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  8. Awesome link. I'm a mum to three boys - my oldest is 4 and my twins are 18-months-old. And although it may not be a popular parenting approach, in our house there's no question that mum and dad are in charge. Of course the boys challenge us on a daily basis but my husband and I both believe kids are happiest when the parents are firmly in control. It's an interesting observation (and a true one) that many parents in picture books clearly aren't.

    It's great to see an article so well thought out and presented. I'm a writer of picture books and it's no surprise my own beliefs and values come through in my books. I'm also selective about what books I do read my boys and choose books that reinforce the values that our family holds dear. The portrayal of parents is certainly something I'm going to think about some more and keep in mind when I'm writing and reading. Thanks so much.

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  9. I was very much into reading Winnie the Pooh stories to my son when he was young. I never really depended on books to teach lessons. I only wanted to introduce characters to my son who were good role models.

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  10. We read to our kids all the time, and sometimes when they wanted us to read the books they loved, they read to us. We read a lot of series books, including the Narnia and Harry Potter boks, and they read us Debi Gliori's Pure Dead Wicked series and Herbie Brennan's Faerie Wars books. I also read them American books like Sarah, Plain and Tall, Belle Prater's Boy, and the Little House on the Prairie series, especially when they got sick. The Little Town on the Prairie will always remind me of chickenpox.

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  11. Badly behaved characters -- even ones that don't get their comeuppance -- serve a purpose. They allow children to vicariously experience behaviour they wouldn't dream of exhibiting in real life.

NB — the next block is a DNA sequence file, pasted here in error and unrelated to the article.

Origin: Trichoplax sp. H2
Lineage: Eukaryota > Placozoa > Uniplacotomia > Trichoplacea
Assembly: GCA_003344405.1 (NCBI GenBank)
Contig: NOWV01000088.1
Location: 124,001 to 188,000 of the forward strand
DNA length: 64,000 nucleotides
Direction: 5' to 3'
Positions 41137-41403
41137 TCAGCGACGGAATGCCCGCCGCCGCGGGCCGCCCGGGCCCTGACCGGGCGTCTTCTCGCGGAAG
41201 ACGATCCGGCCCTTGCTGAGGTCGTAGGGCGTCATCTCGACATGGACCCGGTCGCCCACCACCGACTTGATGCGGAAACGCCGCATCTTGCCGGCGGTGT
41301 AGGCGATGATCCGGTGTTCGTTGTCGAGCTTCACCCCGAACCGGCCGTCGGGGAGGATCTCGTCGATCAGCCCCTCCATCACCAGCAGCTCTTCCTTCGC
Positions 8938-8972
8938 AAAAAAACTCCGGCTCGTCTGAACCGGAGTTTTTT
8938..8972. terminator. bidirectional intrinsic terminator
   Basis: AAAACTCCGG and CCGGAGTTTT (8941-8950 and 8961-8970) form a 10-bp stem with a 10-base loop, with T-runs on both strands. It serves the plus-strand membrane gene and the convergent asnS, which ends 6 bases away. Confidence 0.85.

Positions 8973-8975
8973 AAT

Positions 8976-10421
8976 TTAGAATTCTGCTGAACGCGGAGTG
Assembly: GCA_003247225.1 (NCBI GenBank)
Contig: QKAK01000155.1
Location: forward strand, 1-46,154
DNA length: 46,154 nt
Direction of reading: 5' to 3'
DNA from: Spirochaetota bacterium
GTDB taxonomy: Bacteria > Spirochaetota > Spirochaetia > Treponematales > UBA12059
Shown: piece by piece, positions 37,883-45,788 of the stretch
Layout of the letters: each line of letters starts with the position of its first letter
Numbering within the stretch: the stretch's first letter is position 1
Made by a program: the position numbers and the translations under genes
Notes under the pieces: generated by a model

Stacey, I don't think you need to worry about editing "Olivia" as you read. Kids are smart, even at a young age, and they probably already know you'd rather not have a nap strike. The problem with editorializing, is our kids catch on pretty fast, and the minute they realize you're trying to instill something, they'll resist it. (As a mother of two ten year-olds and a fourteen year old, I found this out the hard way).

    My kids loved Kevin Henkes, not because of the moral content, but because his books are funny, well-written, and beautifully illustrated. They couldn't stand TV spin-off books, such as the Franklin books not written by Paulette Bourgeois, or the Little Bear books not written by Else Minarik, because they were poorly written. (They loved the original books by both those authors though).

    My main criterion in choosing books for my children was good writing (though I have to admit to succumbing to some less well-written books because of beautiful illustrations), because if I didn't enjoy reading out loud, they wouldn't enjoy it either.

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  12. My favorite is You Can Do It, Sam by Amy Hest. I love reading it to my daughter! A warm book. It is full of lessons such as sharing and independence.

    My next favorite is The Ant and The Grasshopper by Toni Morrison. Very thought-provoking. My 4 year old daughter has just begun to listen and question.

    I have the book Olivia, as well. I should have done what you did. Fantastic!

    My least favorites - All books about Dora, The Explorer.

    Lenore